Last night, I checked out a special tour and tasting at the Kings County Distillery, in Brooklyn’s Navy Yard, as part of an Art Lab series that looks at the intersection of art and science. Micro-distilling is, like making any other fermented beverage in small batches or without too much machinery, an art that requires a refined palate and a sense of adventure. Here’s what I learned about Kings County that made me like them even more than I already did:
1) Kings was the first legal commercial distillery in New York. It was only in 2009 that the micro-distillery laws were passed, leading to the proliferation of whiskey, vodka, and absinthe distilling we’re seeing everywhere. Kings was the avant-garde!
2) Whiskey love is a new thing. In fact, vodka used to be all the rage in the U.S. until recently, when suddenly a renewed interest in mixology seems to have propelled a whiskey frenzy, which actually led to a bourbon shortage, as well as ridiculously inflated prices on certain bourbons.
3) What’s the difference between whiskey and vodka? Both are grain distillates, but whiskey must be 160 proof or lower, whereas vodka has to be 190 proof or higher. Hence, vodka is what you drink at high school hotel parties to get blackout drink; whiskey is for sophisticated sipping.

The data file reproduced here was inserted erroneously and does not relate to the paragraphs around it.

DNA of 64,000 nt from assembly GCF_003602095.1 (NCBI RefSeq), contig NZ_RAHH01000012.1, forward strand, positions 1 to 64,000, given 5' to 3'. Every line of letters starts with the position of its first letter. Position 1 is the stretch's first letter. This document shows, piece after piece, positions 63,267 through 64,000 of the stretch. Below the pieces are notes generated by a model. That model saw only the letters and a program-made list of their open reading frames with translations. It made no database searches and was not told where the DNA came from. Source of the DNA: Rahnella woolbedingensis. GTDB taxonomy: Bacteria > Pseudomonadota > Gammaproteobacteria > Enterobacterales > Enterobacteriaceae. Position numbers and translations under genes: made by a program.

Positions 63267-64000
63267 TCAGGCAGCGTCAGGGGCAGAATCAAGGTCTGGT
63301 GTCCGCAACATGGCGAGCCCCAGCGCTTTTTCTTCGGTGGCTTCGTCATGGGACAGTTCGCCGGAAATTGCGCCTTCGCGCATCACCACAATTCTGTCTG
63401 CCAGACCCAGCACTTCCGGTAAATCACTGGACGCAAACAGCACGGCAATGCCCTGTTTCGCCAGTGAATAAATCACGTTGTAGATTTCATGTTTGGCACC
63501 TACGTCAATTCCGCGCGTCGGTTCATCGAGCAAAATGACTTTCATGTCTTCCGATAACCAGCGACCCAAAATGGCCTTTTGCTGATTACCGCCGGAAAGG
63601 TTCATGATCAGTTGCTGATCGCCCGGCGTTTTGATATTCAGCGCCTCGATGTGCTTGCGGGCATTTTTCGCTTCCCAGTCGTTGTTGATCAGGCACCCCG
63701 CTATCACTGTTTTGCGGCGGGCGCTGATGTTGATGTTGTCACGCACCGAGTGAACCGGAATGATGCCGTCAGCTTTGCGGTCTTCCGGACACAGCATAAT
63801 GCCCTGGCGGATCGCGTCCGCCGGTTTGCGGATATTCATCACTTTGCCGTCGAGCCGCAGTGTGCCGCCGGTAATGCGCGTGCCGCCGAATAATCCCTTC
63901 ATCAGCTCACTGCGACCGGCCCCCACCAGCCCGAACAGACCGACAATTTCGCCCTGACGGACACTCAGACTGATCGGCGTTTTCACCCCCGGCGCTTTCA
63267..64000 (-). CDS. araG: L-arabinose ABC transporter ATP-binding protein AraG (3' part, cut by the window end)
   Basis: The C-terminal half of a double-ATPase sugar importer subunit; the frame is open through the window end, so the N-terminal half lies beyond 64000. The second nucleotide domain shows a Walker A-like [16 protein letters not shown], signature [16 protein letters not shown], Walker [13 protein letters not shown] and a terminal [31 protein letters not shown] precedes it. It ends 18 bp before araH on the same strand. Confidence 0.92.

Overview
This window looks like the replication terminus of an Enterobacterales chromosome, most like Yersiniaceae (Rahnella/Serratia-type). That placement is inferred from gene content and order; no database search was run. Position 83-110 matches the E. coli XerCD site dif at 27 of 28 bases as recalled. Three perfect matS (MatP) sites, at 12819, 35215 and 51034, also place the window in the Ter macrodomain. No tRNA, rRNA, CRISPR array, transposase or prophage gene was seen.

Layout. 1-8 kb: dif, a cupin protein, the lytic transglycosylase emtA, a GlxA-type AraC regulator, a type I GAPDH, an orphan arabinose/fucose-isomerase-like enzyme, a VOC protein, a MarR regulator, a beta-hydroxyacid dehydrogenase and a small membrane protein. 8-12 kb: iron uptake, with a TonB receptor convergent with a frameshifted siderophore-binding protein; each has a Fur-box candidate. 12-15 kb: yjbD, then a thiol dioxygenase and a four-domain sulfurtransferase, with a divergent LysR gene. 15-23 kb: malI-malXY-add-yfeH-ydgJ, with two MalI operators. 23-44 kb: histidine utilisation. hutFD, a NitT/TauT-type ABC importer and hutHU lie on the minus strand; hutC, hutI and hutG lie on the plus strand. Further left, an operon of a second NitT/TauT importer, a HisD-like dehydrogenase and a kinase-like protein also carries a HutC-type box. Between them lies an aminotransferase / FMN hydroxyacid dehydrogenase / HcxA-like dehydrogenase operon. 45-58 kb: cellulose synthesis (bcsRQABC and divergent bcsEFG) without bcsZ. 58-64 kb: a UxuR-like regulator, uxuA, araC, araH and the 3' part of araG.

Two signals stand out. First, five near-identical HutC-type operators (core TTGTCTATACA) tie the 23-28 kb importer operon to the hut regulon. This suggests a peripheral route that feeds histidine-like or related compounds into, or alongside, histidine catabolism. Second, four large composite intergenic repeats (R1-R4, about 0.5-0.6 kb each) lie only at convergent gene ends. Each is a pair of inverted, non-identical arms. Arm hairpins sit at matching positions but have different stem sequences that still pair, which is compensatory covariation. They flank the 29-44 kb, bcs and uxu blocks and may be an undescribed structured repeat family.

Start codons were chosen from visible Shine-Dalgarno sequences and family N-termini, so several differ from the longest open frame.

4) Kings has their home in the Navy Yard because the City was actually looking to make it into a manufacturing space–part of a broader policy initiative to preserve the industrial character of the Brooklyn Waterfront.
5) Whiskey, unlike wine, is never made with all wild yeasts (at least, there aren’t any on the market that people seem to be aware of) because it would take too long to ferment. So, if there is such a thing as terroir in whiskey, it would come from single-origin grains, but very few distillers do that.
6) The master blender, Nicole Austin, is completely passionate, full of energy, and really funny, and I think always wears that plaid shirt she has on in this Time Out article.
7) The chocolate-whiskey that Kings County recently released is made with the discarded cocoa husks from Mast Brothers, who gifts them to the distillery in a remarkable gesture of re-purposing and neighborliness.
8) They have tours and tastings on Saturday, so you should go visit, but make sure you figure out how to get there first because I got lost in the Navy Yard during a brief snow storm and it was very eerie and not fun.